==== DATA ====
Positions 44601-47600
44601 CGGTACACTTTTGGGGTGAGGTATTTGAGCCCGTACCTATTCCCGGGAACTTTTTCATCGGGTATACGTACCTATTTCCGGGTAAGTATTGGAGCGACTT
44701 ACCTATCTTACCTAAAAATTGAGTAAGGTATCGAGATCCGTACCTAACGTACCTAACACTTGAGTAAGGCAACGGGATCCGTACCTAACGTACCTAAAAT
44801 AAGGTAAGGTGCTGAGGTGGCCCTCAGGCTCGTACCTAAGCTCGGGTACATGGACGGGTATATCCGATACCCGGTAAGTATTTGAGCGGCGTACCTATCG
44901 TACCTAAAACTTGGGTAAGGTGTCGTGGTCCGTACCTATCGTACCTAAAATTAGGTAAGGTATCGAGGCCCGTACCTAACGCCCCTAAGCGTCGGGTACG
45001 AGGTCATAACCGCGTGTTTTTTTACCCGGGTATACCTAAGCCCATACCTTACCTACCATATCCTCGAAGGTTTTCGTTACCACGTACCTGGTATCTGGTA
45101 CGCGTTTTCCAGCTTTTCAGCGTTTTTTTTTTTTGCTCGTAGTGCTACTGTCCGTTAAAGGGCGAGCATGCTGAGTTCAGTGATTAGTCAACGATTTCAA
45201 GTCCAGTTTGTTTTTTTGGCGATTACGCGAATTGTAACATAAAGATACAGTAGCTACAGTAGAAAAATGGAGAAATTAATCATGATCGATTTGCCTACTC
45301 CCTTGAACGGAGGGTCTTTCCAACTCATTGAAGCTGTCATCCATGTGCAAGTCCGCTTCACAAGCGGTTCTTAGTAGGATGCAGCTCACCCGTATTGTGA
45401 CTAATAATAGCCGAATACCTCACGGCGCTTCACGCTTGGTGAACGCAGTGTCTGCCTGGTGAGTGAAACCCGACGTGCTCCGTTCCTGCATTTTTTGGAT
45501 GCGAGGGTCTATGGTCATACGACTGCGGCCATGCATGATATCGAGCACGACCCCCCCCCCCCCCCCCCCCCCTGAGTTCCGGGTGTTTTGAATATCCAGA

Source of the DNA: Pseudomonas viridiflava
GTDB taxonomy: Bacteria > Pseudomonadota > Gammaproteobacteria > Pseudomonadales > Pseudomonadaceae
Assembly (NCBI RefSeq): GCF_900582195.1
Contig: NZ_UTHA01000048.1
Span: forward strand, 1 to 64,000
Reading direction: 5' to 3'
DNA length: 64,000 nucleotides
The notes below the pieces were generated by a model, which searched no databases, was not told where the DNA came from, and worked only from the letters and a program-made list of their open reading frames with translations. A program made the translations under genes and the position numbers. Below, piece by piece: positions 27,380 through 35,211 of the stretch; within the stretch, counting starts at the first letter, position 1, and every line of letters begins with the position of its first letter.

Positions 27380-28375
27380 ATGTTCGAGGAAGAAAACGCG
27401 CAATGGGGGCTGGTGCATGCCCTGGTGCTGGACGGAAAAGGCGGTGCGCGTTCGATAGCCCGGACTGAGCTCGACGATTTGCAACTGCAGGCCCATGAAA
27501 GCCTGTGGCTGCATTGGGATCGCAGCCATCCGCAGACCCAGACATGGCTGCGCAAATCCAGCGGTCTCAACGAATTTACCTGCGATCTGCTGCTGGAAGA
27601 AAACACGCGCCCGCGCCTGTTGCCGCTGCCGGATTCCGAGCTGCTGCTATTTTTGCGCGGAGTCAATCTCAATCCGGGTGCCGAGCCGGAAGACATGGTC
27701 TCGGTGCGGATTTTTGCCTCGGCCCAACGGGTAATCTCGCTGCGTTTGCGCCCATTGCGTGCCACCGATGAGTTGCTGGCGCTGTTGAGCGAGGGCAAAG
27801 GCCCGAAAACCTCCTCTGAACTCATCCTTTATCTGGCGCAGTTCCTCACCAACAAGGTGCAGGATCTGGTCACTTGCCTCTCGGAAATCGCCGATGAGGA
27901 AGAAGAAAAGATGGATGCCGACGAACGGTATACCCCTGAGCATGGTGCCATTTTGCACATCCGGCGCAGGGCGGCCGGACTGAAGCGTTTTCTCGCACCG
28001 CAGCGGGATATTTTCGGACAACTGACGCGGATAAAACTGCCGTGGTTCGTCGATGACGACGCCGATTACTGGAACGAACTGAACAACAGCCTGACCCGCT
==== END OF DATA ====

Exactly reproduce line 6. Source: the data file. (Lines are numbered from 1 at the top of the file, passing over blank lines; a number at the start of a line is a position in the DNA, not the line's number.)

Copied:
45001 AGGTCATAACCGCGTGTTTTTTTACCCGGGTATACCTAAGCCCATACCTTACCTACCATATCCTCGAAGGTTTTCGTTACCACGTACCTGGTATCTGGTA